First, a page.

Yesterday was a rest in the ongoing drama series that is the World Cup finals. Many needed that chance to breathe, or merely exhale, because matches have been really breathtaking. The USA team nearly gave their country something unexpected, by beating a promising Belgium team. But, in extra time, the fresh legs provided by Lukaku was their undoing, even though the USA mounted a charge in the last 10 minutes that was like anything Hollywood could have created. The final result, 2-1, will be an historical fact. However, the history writers will also record that the man of the match, American goalkeeper, Tim Howard, was heroic like few ever are. He made 16 saves–a record since such things were first noted in 1966. He became ‘Captain America’ in graphic representation, and almost any and every saviour. Some of the so-called memes were brilliant. Yes, the USA fell in love with soccer, but now had reasons to keep loving it.

Americans love to raise aloft the individual, rather than the team: it’s deep seated in their individualist culture. Now, they can do it and few would bridle at it. We have a lot of the back story on Howard, such as he’s a sufferer of Turrett syndrome. He sealed his legacy for the moment by getting a phone call from President Obama after the match. I suspect his homecoming will be special and I expect him to be the toast of late night shows for a while. He pushed other events off the front pages and out of the headlines.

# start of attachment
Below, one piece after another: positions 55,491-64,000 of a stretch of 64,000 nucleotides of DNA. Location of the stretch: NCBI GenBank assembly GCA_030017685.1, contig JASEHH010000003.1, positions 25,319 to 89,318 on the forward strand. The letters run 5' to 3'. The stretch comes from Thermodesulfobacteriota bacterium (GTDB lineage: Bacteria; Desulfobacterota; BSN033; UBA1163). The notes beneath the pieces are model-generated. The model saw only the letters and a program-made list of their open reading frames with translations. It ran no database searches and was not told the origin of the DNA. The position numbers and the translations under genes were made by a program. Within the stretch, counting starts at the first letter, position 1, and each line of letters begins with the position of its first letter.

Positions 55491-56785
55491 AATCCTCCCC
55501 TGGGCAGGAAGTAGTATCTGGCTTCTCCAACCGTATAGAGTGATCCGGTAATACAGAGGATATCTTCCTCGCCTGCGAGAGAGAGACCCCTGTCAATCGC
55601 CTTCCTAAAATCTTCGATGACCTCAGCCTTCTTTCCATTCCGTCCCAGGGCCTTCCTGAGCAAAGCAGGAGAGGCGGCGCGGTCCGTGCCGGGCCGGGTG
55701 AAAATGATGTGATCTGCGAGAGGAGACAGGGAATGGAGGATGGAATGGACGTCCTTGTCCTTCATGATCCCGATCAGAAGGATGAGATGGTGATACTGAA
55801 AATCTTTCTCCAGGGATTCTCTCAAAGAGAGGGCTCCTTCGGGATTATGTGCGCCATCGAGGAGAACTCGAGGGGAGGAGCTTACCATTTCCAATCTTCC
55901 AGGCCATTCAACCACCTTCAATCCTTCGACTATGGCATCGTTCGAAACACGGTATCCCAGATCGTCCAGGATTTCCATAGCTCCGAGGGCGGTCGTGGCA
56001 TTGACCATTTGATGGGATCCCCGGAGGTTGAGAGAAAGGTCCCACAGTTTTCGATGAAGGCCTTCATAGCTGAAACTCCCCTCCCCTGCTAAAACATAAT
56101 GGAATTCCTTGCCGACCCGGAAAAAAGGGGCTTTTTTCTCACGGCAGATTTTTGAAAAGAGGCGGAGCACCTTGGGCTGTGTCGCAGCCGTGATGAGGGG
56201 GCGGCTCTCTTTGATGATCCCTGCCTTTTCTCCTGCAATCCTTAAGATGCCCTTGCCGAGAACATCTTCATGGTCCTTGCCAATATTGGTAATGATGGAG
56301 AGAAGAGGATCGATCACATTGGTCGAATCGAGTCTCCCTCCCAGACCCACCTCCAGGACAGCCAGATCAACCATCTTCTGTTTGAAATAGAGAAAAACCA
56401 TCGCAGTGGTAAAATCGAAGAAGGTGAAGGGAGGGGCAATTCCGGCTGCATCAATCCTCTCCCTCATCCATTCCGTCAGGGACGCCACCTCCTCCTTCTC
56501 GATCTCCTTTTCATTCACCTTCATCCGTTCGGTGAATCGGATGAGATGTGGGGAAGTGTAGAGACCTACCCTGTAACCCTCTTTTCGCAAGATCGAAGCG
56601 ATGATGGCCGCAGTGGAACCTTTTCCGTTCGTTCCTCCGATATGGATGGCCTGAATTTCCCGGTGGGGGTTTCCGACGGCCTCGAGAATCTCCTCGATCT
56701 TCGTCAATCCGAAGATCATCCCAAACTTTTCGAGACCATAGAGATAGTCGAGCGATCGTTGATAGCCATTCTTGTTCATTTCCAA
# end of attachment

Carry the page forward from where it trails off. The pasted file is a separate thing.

Other stuff was reported. Liverpool and Barcelona are getting their teeth into talks about a transfer for Luis Suárez. Match fixing allegations against seven Cameroon players were made, then refuted by the alleged source, an admitted match fixer. The final eight teams are set for the quarter finals, due to begin on Friday. I am now in Rio, and will taste futbol every day.

Travel can be a real chore. We began our journey just as the first tropical storm of this hurricane season was unfolding. ‘Arthur’ is on his way north. My older daughter was bitten by its impact and had to curtail her travel as her original flight was delayed so much she would have left after her connecting flight to Miami was due to leave. Smartly, she rebooked to fly via New York JFK. Then, her flight to NYC went that far, only to be turned back. Her mother had to come to her rescue and take her for an overnight stay. We will see if and when she can travel. The storm is coiling to be bad today and Friday. How events can conspire.

But, the storm may be just what Jamaica needs, if it gets lashed by its rain. The island is in a water crisis, because the rainy season has not shown up for work. You could imagine the clouds all too busy watching World Cup football. So, additional water restrictions in Jamaica, again. We saw a sprinkling on Tuesday. I counted a few hundred drops of rain. All is getting brown. Whatever climate change will really mean, we are in a drought when we would normally be getting rain.

It was ironic to head to Miami and be delayed by rain showers and thunderstorms.

Rio is supposed to be Brazil’s party central. Maybe, that’s why the airport is GIG.
image

We are due to be here for 10 days and will lap that up. Copacabana Beach is a few blocks away. FIFA Fan Fest beckons on match day. Short and tee shirts and sandals.
image

It’s going to be an interesting adventure.